Publisher's Letter Life is Difficult - Natural Awakenings | Central New Jersey

Published on July 26th, 2017 | by Joe Dunne

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Do You Hear What I Hear?

Listening is becoming a forgotten art. I can only speak for myself, but I believe the ability to stay focused, to be present and engaged in another’s communication, and to communicate properly is extremely hard. Proper listening takes focus, awareness and, above all, practice. Shutting out my own mental chatter, to forget about what I want to say when it is not my turn is not easy, yet I know, when managed properly, yields great rewards. Particularly when comforting others.

There has always been one common refrain in any therapy and workshop I have attended—“Joe, your job is to listen, hear what your partner is telling you. Just listen! Then when it is your turn to speak, repeat back to her or him what you heard to clarify that you both are on the same page, and that you both agree on the communication, the message or statement.”

This is critically important no matter what type of relationship it is—business, personal, parental. To not simply hear but actively listen to whatever the other person is sharing.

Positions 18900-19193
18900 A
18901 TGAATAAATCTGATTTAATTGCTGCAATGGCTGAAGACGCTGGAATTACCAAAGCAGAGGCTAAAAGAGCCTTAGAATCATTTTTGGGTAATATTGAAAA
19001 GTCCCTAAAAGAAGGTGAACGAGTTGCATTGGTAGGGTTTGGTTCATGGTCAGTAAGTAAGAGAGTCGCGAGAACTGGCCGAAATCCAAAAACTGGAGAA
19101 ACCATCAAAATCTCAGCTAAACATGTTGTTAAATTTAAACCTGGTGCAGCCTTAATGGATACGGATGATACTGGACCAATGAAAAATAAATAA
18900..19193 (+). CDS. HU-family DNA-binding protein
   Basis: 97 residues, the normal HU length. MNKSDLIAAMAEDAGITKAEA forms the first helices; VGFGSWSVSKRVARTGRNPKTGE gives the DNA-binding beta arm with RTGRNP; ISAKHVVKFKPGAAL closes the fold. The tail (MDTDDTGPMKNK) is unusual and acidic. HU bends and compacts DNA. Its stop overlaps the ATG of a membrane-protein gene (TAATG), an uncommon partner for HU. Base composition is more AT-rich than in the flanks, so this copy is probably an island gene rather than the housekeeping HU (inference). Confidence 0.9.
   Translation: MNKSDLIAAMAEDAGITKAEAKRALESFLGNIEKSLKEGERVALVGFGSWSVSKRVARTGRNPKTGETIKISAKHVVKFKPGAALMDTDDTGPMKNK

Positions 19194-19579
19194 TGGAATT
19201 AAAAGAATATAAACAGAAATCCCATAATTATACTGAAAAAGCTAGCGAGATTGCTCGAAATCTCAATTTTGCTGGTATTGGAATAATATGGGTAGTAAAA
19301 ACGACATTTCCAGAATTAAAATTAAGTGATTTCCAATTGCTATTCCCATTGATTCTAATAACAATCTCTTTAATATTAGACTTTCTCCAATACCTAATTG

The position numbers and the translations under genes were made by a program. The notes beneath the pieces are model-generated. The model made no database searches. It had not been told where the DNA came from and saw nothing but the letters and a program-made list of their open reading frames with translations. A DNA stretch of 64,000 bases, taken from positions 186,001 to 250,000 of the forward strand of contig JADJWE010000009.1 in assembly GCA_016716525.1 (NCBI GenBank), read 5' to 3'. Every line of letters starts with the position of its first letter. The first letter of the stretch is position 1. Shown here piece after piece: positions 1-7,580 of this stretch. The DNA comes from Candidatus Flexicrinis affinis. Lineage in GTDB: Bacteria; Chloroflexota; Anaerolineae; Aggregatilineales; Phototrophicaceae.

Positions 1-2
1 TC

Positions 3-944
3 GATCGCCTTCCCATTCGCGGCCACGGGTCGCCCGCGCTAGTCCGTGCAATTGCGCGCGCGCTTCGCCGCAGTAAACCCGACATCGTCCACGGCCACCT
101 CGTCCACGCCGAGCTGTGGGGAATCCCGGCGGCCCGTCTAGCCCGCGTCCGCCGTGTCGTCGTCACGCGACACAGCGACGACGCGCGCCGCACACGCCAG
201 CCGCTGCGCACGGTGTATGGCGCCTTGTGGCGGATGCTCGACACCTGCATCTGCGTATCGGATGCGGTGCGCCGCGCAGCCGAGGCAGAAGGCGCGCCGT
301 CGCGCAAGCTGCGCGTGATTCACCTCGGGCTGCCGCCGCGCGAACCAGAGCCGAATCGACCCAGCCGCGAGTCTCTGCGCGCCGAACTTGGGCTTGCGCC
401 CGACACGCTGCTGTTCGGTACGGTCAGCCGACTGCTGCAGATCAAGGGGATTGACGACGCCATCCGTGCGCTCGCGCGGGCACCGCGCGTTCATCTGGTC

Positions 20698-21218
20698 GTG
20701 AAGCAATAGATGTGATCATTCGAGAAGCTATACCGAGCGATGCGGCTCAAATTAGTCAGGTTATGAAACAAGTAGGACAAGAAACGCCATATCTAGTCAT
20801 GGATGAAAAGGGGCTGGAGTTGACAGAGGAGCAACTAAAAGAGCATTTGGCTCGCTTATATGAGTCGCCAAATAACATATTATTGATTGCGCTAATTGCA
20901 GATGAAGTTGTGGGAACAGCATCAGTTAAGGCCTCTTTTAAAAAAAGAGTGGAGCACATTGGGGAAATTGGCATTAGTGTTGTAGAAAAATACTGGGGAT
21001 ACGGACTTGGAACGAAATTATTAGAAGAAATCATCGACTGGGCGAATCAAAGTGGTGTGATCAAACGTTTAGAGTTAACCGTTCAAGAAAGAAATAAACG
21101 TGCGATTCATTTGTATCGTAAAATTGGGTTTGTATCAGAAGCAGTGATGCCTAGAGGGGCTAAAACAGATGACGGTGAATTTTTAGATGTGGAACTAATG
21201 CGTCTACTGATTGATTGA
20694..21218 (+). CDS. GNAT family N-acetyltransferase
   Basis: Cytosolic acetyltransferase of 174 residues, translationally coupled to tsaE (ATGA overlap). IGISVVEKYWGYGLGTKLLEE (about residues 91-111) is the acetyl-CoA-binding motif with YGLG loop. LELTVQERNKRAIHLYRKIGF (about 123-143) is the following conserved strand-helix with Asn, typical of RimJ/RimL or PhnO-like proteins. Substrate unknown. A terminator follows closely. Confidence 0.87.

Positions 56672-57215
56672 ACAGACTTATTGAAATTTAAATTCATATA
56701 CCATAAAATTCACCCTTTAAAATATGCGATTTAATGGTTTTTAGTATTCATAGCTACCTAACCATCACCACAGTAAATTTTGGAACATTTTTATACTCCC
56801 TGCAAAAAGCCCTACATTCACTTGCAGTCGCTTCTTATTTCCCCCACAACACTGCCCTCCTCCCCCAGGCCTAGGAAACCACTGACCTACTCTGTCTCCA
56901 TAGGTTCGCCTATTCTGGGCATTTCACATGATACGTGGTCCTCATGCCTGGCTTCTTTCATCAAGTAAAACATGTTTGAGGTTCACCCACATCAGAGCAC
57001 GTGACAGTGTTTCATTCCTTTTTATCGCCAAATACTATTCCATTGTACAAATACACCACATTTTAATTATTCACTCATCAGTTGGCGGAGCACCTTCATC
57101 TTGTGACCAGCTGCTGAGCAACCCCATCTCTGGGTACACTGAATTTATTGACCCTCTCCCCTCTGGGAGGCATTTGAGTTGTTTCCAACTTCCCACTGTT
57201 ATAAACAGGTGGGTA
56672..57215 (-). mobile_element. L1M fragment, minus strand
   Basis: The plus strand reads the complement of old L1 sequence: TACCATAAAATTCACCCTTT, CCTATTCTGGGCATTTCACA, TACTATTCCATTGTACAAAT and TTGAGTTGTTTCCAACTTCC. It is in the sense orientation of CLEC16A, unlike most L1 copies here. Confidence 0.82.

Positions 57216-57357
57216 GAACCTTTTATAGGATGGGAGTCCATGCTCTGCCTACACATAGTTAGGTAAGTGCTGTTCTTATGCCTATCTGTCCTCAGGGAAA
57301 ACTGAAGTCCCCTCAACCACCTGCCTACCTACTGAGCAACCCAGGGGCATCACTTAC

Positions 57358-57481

Several years ago, I was lucky enough to take an interpersonal relationships course called “Benefits of Active Listening.” It taught me so much, like body language, eye contact, patience, attention, and how to hear what is really being said or not being said. I believe this should be taught in our schools from the first grade through college—not a single semester should go by without teaching some form of this life skill. Through it, I learned that sometimes not saying a word is the best form of communication and all that is necessary. While it is not easy to be an active listener, it is so rewarding.

Why do I find myself writing about listening? Possibly, it’s because I have a 14-year-old son. Between the social playground of video games, texting, emails, youtube, Facebook, and things I don’t even know exist, I see the world of interpersonal relationships being diminished. I fear the damage lack of direct communication skills will cause for him and all the other kids in the near future.

Listening skills not only help us heal, they are critical in helping us avoid harm in the first place. That’s why I feel strongly that this skill should be taught and used on all levels of our society. If communicating skills were stressed more, what would be the harm?

In peace, love and laughter,

Joe


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